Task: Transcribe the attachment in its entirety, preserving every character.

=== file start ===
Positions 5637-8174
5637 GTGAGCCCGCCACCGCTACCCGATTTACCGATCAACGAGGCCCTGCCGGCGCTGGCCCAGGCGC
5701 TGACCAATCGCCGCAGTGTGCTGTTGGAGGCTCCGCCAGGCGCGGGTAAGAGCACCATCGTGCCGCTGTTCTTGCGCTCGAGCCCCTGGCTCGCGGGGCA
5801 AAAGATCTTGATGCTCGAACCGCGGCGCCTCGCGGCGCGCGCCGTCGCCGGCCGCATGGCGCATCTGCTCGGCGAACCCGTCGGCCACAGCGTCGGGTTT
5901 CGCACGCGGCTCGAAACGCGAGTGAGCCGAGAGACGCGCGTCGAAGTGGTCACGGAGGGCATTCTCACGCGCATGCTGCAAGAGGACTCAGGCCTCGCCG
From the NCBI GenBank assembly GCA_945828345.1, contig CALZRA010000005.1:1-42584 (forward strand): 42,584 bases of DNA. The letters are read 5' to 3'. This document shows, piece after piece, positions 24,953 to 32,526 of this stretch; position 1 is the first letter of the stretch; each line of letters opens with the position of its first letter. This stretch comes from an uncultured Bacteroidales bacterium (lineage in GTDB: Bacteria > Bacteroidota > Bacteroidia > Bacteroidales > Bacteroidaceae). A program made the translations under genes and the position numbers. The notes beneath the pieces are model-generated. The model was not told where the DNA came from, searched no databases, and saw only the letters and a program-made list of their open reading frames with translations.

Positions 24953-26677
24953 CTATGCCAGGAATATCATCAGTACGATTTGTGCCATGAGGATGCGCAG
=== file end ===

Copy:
Positions 5637-8174
5637 GTGAGCCCGCCACCGCTACCCGATTTACCGATCAACGAGGCCCTGCCGGCGCTGGCCCAGGCGC
5701 TGACCAATCGCCGCAGTGTGCTGTTGGAGGCTCCGCCAGGCGCGGGTAAGAGCACCATCGTGCCGCTGTTCTTGCGCTCGAGCCCCTGGCTCGCGGGGCA
5801 AAAGATCTTGATGCTCGAACCGCGGCGCCTCGCGGCGCGCGCCGTCGCCGGCCGCATGGCGCATCTGCTCGGCGAACCCGTCGGCCACAGCGTCGGGTTT
5901 CGCACGCGGCTCGAAACGCGAGTGAGCCGAGAGACGCGCGTCGAAGTGGTCACGGAGGGCATTCTCACGCGCATGCTGCAAGAGGACTCAGGCCTCGCCG
From the NCBI GenBank assembly GCA_945828345.1, contig CALZRA010000005.1:1-42584 (forward strand): 42,584 bases of DNA. The letters are read 5' to 3'. This document shows, piece after piece, positions 24,953 to 32,526 of this stretch; position 1 is the first letter of the stretch; each line of letters opens with the position of its first letter. This stretch comes from an uncultured Bacteroidales bacterium (lineage in GTDB: Bacteria > Bacteroidota > Bacteroidia > Bacteroidales > Bacteroidaceae). A program made the translations under genes and the position numbers. The notes beneath the pieces are model-generated. The model was not told where the DNA came from, searched no databases, and saw only the letters and a program-made list of their open reading frames with translations.

Positions 24953-26677
24953 CTATGCCAGGAATATCATCAGTACGATTTGTGCCATGAGGATGCGCAG